Anti-Soviet revolution

Lucien Kim writes in Slate:

Crimea’s actual conflict isn’t ethnic; it’s the split between the suspicious, fearful sovok, or Soviet, mentality and a new generation of free minds. It’s little surprise that tearing down statues of Vladimir Lenin, founder of the Soviet Union, has become so controversial.

The same applies to all of Ukraine: we are witnessing an anti-Soviet revolution. It is not anti-Russian although some ethnic tension is to be expected. Interestingly, the idea of the ongoing changes in Ukraine as a belated liberation from Sovietism is shared by two Russian historians who can be described as anti-Soviet conservatives, Andrei Zubov (in this Ekho Moskvy interview) and Sergei Volkov (on his blog).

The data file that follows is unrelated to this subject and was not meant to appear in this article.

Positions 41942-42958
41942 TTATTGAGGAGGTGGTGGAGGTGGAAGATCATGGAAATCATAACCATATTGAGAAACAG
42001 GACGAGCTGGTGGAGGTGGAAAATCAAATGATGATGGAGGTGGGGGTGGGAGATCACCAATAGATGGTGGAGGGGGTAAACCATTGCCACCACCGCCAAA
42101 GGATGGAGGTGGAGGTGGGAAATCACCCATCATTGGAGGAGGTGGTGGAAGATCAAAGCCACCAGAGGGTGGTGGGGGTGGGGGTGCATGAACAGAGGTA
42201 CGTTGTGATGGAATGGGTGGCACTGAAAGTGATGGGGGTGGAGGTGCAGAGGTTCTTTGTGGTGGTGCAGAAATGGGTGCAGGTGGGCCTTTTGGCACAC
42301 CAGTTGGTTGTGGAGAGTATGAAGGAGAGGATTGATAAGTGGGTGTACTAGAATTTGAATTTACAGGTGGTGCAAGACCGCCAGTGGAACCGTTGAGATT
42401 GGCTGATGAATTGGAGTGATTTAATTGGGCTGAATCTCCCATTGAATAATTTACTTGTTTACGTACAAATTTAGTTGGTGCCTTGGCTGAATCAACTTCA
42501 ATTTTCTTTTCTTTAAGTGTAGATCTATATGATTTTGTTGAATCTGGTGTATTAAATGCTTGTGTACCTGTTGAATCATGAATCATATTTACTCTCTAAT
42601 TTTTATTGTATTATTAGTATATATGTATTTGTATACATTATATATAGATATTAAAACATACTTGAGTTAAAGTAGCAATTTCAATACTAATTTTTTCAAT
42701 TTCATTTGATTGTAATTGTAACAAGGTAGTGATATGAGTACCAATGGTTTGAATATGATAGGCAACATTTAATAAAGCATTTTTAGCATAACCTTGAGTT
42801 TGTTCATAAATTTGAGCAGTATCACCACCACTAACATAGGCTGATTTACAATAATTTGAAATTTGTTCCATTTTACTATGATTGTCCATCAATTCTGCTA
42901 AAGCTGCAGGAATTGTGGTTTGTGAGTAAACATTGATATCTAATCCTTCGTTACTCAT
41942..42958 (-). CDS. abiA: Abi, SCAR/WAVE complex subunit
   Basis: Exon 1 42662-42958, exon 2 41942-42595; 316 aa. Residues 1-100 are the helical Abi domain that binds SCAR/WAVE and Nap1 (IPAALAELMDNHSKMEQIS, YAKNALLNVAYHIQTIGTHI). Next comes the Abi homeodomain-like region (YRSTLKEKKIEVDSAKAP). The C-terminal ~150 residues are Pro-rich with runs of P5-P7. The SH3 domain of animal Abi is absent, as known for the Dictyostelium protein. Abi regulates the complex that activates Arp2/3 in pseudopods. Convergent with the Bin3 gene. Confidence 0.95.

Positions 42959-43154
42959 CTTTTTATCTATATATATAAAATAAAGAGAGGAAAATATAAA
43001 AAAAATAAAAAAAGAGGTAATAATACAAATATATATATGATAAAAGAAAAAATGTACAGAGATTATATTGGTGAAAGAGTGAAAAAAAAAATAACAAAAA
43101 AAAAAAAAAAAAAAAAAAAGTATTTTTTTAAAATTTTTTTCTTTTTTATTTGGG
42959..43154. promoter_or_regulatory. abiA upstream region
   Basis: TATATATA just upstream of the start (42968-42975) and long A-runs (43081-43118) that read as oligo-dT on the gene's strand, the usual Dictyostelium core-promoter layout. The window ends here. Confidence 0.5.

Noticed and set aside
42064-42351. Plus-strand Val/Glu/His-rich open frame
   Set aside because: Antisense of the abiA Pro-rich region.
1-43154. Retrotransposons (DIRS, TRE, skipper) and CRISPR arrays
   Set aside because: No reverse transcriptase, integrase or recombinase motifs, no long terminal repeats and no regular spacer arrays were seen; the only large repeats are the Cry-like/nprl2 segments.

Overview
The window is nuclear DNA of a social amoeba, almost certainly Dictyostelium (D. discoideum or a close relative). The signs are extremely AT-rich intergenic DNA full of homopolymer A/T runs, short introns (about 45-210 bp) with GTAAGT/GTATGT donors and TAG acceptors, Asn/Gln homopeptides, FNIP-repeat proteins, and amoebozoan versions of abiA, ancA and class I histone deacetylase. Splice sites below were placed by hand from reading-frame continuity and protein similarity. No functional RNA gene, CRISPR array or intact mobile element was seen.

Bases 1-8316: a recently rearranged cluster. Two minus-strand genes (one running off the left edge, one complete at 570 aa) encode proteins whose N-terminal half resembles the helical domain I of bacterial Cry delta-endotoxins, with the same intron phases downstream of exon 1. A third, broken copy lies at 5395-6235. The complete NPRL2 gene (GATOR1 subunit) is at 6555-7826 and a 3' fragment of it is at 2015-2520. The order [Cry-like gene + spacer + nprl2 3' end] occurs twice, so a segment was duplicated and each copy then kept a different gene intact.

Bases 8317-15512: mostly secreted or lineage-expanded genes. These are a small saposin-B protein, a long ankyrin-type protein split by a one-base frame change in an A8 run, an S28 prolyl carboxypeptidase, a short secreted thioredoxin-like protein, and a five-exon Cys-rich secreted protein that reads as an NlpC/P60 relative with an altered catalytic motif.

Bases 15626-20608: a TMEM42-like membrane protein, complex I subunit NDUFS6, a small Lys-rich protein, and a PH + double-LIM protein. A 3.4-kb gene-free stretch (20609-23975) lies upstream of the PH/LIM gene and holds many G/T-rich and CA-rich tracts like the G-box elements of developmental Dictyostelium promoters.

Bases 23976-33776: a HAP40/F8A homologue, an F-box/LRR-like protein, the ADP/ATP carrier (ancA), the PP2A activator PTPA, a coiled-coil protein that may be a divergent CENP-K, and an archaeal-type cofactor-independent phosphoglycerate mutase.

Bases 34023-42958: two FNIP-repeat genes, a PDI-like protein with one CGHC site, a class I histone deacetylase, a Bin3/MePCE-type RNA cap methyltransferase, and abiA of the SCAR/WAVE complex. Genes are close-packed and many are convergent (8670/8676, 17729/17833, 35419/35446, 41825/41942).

One comment

  1. Yes, I got the feeling the generational split was really important, a much bigger factor than the language divide even. Nobody under 30 can have any clear memories of the USSR, whereas a lot of young Ukrainians have had more than their fill of the Yanukovych era. Footage of the pro-Russians often features a bunch of old age pensioners nostalgic for the glory days of Brezhnevian stagnation.

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